The outcome of this exercise generally depends on which control variables are included in the regression, and this is an area of considerable discussion in the political science literature. Most studies try some combination of (i) political variables, such as the left-right orientation of the government: (ii) variables measuring the pressure on government to raise revenue, such as budget deficits or public debt, unemployment government expenditure, or demographic proxies for the demand for public goods such as the ratio of dependent population: (iii) variables describing country characteristics such as size or income per capita.

In our empirical investigation, we estimate (1) both with and without controls, mainly to compare our results with the existing literature. However, we believe that (1) is seriously mispecified, for two reasons.

B. Symmetry

First, we would argue that the specification (1) is asymmetric. Specifically, think about the case of just two countries. A precondition for tax competition is not only that the home country is open to capitalflows, but also that the foreign country is. If the foreign country were closed, then the home country government could raise corporate taxes without fearing an outflow of FDI or portfolio investment. Generally, speaking, the effect of a given relaxation in capital controls on the corporate tax on the home country is likely to be larger, the more open are other countries. This suggests that a sensible relaxation of the asymmetric specification (1) must include some interaction effects between the Dit. We therefore propose a symmetric version of (1) with interaction effects:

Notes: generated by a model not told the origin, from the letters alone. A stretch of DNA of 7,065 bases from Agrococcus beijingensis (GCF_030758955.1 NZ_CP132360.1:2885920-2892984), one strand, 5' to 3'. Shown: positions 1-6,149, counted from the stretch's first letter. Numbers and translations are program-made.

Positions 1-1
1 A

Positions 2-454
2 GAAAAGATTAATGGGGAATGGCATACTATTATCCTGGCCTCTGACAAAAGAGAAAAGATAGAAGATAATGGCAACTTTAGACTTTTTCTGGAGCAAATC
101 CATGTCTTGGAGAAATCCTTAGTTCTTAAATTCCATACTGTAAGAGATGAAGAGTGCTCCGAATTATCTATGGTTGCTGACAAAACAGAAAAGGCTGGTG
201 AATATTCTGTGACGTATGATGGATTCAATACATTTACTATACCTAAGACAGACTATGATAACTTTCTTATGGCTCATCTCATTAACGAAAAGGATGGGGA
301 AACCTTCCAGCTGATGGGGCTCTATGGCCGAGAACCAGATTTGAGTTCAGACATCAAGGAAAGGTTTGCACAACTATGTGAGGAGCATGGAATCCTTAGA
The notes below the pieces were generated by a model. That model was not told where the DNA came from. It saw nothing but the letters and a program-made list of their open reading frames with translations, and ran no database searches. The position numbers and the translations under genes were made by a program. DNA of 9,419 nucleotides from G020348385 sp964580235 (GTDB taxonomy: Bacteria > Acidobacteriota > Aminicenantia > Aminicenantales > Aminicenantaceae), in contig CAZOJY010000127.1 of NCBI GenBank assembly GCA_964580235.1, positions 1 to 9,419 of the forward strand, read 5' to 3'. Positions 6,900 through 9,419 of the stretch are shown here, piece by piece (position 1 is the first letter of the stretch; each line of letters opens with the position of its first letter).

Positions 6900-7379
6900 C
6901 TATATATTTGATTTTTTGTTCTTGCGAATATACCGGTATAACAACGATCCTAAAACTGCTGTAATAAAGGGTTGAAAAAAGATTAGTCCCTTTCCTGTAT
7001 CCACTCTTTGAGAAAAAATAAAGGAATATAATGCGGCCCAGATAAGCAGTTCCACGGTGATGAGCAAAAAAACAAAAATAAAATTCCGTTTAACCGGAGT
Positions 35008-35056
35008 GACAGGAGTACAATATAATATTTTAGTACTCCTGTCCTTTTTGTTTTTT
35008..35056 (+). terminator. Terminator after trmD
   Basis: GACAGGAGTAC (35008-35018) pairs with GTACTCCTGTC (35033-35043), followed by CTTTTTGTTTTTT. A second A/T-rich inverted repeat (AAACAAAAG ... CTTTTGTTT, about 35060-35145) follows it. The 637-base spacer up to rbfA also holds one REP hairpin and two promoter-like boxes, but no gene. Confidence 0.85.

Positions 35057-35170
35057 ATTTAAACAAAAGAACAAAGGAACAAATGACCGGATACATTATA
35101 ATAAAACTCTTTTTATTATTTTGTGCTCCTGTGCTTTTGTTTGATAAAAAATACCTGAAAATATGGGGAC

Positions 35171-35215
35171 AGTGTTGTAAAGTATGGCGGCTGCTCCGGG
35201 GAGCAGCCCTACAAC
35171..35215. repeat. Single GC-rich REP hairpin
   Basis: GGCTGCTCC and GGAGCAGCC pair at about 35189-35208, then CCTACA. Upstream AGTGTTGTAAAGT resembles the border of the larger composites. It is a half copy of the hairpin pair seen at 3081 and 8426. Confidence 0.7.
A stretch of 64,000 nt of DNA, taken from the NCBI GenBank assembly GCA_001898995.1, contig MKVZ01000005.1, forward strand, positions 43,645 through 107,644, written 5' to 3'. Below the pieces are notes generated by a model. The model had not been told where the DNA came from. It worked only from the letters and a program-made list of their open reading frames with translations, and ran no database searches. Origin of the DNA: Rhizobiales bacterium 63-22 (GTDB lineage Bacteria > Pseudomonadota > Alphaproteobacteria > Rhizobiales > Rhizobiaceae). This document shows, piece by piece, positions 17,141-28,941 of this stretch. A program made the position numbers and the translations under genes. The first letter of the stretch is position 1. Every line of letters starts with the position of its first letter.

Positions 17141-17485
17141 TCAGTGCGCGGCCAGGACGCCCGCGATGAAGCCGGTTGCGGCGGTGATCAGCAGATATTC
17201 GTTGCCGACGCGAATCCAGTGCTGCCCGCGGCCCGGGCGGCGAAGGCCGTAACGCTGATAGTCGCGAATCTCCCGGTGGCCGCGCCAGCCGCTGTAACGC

Ti=αDit+βD¯i,t+γDitD¯i,t+θXit(2)

where D¯i=Σj1Djn1 is the average of capital control dummies in all countries other than i.

This allows the average of the other countries’ capital controls to affect tax setting in any given country. We also allow for interaction effects. So, the overall effect of a small decrease in the “home” and “foreign” country’s capital account restrictions on the home country’s tax rate are, respectively,

TiDi=α+γD¯i,andTiDj=β+γDin1.(3)

In what follows, we call these the marginal own-effect and marginal cross-effect respectively. We would expect these overall effects to be negative, and given our regression results, we evaluate these at the sample mean.

C. Strategic Interaction

A second limitation of (1) is that it does not allow for strategic interaction. In particular, when capital is mobile, so that international FDI and portfolio investment are possible, whether this investment locates in country i will depend on country i’s corporate tax rates relative to other countries j≠i. So, from the point of view of country i, there is strategic interdependence in corporate taxes: the best tax for country i will depend on the taxes Tjt set in countries j≠i. Formally, country i’s optimal tax is given by the reaction function

Tit=Ri(Ti,t,Xit)

Where T-i,t is the vector of taxes set in countries other than i at time t. Generally, due to lack of degrees of freedom, it is not possible to estimate this as it stands.11 Rather, it is generally assumed that Tit depends on a weighted average of the T-i,t (Brueckner (2001)). Also, Ri is usually assumed linear. So, this gives a specification

Tit=βjiwijTjt+θXit(4)

where wij is a measure of the importance of country j’s tax to the government of country i, and jiwij=1

One simple integration of a general reaction function (4) with equation (1), which explicitly allows for the level of restrictions on the capital or current account, is the following specification: